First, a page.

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Get a Charge, Get a Quantum Dot

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Hank Hogan

Researchers at Harvard University in Cambridge, Mass., have demonstrated carbon nanotube-based quantum dots that can be defined and controlled electrostatically and could be used for quantum computing systems.

Previous nanotube-quantum dot studies investigated quantum dots formed by nanotube defects or by tunnel barriers in a metal/nanotube interface. With these methods, it was not possible to independently control device parameters, and there also were strict constraints on device design. The new technique gets around these restrictions because the quantum dots are defined by controlling gates.

The researchers began by growing carbon nanotubes on a silicon wafer. They selected single-walled nanotubes with a diameter of less than 3 nm and created 15-nm palladium contacts. These contacts butted up against each end of the nanotubes, leading to devices that ranged in length from 5 to 25 μm. They covered the palladium and nanotubes with 25 to 35 nm of either silicon dioxide or aluminum oxide and topped everything with a layer of chromium/gold. Finally, they patterned the metal, resulting in 150- to 300-nm-wide controlling gates that did not overlap the buried palladium contacts.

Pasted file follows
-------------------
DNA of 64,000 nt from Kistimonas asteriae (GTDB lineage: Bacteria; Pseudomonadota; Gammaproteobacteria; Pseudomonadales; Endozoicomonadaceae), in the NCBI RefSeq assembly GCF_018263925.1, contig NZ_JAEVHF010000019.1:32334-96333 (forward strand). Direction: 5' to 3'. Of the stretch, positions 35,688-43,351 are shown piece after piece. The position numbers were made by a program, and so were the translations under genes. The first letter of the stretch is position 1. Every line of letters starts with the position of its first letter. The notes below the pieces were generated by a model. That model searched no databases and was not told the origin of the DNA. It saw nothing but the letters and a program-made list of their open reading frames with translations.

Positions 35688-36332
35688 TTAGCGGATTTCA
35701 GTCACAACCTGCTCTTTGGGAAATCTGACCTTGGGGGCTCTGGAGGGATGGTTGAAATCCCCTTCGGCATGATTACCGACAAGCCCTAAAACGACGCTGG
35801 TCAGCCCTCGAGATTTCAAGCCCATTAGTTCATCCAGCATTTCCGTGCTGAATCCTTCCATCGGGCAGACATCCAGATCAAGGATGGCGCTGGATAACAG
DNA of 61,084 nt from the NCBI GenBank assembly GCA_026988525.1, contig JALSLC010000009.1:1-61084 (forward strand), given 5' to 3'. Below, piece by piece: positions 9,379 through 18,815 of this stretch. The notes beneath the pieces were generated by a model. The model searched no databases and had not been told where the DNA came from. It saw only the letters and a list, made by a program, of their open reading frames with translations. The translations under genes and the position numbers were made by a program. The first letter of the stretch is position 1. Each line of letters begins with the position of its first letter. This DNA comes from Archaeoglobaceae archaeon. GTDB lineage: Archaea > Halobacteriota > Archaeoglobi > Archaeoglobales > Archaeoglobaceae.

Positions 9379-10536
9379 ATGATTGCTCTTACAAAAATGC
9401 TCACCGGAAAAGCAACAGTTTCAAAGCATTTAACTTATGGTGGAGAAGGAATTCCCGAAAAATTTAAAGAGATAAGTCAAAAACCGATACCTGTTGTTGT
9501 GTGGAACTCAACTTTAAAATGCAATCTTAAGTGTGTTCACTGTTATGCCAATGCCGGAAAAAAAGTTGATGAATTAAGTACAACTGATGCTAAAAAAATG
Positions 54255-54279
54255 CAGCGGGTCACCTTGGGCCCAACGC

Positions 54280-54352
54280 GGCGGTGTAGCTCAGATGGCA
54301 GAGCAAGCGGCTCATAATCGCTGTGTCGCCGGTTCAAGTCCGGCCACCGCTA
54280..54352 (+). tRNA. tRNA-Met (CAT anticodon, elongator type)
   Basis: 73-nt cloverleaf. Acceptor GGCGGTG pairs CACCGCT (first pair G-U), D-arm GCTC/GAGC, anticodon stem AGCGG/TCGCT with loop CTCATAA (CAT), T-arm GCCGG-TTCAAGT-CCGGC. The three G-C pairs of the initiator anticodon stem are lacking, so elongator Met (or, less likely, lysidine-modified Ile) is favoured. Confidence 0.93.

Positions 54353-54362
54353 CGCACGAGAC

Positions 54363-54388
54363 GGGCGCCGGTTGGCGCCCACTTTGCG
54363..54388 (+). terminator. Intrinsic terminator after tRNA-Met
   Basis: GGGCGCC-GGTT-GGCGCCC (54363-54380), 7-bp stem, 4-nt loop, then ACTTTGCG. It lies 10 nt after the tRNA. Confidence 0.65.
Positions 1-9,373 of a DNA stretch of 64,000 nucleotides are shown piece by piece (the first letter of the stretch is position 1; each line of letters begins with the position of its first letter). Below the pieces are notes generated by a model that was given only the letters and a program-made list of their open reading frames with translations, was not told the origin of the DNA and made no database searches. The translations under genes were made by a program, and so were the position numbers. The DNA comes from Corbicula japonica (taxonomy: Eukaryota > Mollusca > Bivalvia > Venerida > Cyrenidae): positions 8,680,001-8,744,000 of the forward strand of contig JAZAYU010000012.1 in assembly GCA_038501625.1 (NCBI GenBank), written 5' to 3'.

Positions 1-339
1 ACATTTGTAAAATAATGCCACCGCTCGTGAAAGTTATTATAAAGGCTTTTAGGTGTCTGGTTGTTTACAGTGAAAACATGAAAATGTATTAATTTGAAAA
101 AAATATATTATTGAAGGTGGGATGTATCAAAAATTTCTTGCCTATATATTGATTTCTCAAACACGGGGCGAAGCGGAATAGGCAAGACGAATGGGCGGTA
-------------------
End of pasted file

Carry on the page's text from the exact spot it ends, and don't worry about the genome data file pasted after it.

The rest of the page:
The simplest quantum dot device configuration they created consisted of three controlling gates. They cooled the device to a few degrees above absolute zero and charged the two outer gates to create barrier regions in the nanotube below. They used the middle gate to form a quantum dot, which appeared in the nanotube directly beneath the gate.

From various measurements, the researchers showed that the resulting quantum dot was roughly 2 μm long, and that it behaved electrically like other nanotube quantum dots. Using a five-gate arrangement, they created a double quantum dot. By adjusting the charge of the middle gate, they could merge the two dots into one. Again, this was verified by various electrical and other measurements.

Because the location and existence of these quantum dots are controlled by the placement and charge on the gates, quantum dots can be positioned anywhere along a nanotube. Such capabilities could be used to make coupled quantum dots for quantum computation devices. Moreover, carbon nanotubes are attractive for spin-based quantum information storage.

Nano Letters, ASAP Article, doi:10.1021/nl050364v.

Photonics Spectra
Jul 2005
carbon nanotube-based quantum dotsCommunicationselectrostaticallyFeaturesHarvard Universityquantum computing systems

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